5. Theory on the center of the individual and the body’s adapted response: When asked where in your body “you” reside, most modern people will point to their head. This hasn’t always been the case. In the past, people would pick the heart or chest as their center.

I suspect this difference in perception has a physiological impact on how we feel and carry our bodies. When the head is perceived as our center the locus of bodily function moves upward. Breathing happens in the chest. Our shoulders and upper back carry upward tension.

People forget the connection they have to the ground, through their feet. The whole body experiences the head as the center of gravity. When the heart or torso is perceived as our center the area from which we control the body is much lower.

Breathing happens in the belly. The tension in our backs and shoulders is pulling down and back. We reconnect our center with hips and down thru our feet. Our bodily gravity is experienced through the solar plexus.

The whole body is subconsciously drawn to the place where “you” reside and acts accordingly.

6. It took 2-3 years to sink in, but I think my close following of Jordan Peterson from a few years ago created a permanent psychological shift giving religious context to my life.

I don’t consider myself religious in any traditional sense or practice, but I am informed by a deep religious substrate that hasn’t always been there. The ability to reconceptualize what words like god, faith, belief, and sacrifice released me from the bind of Catholicism and subsequent atheism that followed.

It’s been an equally conscious and subconscious process of breaking down the old structures and remaking the individualized relationship I have to these concepts. An ongoing, individuated psychological development of sorts.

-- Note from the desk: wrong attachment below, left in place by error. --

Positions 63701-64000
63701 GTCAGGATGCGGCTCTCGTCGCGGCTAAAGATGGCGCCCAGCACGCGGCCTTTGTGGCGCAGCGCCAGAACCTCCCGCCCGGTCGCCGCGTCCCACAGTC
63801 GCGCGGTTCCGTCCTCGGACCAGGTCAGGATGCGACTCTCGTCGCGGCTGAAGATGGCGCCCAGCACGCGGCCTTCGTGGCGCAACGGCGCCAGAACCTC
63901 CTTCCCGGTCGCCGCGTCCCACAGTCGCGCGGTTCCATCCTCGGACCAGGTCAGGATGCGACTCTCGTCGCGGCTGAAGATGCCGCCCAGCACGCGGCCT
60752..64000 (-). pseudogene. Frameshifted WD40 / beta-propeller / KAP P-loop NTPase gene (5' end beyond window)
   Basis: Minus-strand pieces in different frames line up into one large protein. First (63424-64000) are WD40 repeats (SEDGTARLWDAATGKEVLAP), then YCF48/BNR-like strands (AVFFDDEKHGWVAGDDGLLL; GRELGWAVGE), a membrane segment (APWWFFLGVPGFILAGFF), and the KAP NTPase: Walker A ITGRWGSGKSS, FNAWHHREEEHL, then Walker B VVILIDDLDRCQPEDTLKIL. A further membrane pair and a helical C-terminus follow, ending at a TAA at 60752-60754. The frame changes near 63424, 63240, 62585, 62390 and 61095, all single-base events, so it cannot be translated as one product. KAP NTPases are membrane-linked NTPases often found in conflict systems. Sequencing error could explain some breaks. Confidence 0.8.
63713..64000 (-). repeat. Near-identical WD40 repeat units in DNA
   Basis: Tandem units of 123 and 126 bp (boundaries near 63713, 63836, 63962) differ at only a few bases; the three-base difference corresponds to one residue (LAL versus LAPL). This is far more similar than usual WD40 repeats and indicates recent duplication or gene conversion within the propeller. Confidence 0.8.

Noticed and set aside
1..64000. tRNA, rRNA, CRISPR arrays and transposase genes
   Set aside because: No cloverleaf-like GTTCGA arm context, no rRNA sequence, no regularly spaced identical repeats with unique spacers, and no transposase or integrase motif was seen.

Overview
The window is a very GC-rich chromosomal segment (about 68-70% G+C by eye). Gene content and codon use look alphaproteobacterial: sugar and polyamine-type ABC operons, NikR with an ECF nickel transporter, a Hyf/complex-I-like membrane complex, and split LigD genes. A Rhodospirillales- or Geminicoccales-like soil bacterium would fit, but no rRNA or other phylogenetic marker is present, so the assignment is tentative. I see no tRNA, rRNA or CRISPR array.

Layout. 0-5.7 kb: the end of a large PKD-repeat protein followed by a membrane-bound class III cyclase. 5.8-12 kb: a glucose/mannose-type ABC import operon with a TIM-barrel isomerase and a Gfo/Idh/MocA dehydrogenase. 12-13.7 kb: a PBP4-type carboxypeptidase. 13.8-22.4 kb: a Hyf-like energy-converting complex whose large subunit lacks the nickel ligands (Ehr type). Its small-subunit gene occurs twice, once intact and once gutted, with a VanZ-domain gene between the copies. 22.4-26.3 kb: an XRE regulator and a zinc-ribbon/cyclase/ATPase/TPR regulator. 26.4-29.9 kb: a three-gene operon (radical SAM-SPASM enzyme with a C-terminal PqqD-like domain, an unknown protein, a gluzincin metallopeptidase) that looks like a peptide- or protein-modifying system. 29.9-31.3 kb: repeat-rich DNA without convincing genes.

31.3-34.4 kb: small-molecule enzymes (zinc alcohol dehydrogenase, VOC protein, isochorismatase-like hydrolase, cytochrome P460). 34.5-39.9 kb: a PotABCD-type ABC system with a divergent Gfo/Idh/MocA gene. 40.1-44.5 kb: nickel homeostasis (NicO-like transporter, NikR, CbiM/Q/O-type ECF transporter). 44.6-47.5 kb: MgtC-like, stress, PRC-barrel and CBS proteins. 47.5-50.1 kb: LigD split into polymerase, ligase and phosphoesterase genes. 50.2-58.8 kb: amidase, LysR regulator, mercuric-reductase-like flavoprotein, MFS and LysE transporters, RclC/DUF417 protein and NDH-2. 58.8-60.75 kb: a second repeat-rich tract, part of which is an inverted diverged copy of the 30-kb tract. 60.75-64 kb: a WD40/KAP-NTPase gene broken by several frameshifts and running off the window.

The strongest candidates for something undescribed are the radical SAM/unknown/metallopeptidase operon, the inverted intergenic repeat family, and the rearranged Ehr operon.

The process has of religious development is not something to be “acted out”, but lived out. It’s the difference between going to church to confess your sins every week and actively making changes to live with humility, acceptance, courage, and kindness.

It’s taken me a long time to understand that I don’t need to find a conduit to god. I am a conduit to god. (I am aware that the concepts others have of these words will lead to misunderstanding of what I actually mean by this.)

Potent Quotes

1. "To imitate Christ is to do everything to avoid being imitated" — Rene Girard

2. "It is not given to human beings—happily for them, for otherwise life would be intolerable—to foresee or to predict to any large extend the unfolding course of events" — Winston Churchill

3. "Climb the mountains and get their good tidings. Nature's peace will flow into you as sunshine flows into trees." — John Muir

Questions that Liberate

Where in your body is your center? Where do "you" reside?

Offering for the Rock Gods

Rock and Roll may be down, but it's not out. Here are some offerings to the Rock Gods in the hopes that this profound art makes a strong resurgence:

Did My Best by The Voidz

Clay Pigeons by John Prine

Still The Same by Bob Seger

Afraid of Everyone by The National

The Chain by Fleetwood Mac

Trapped (Live '85) by Bruce Springsteen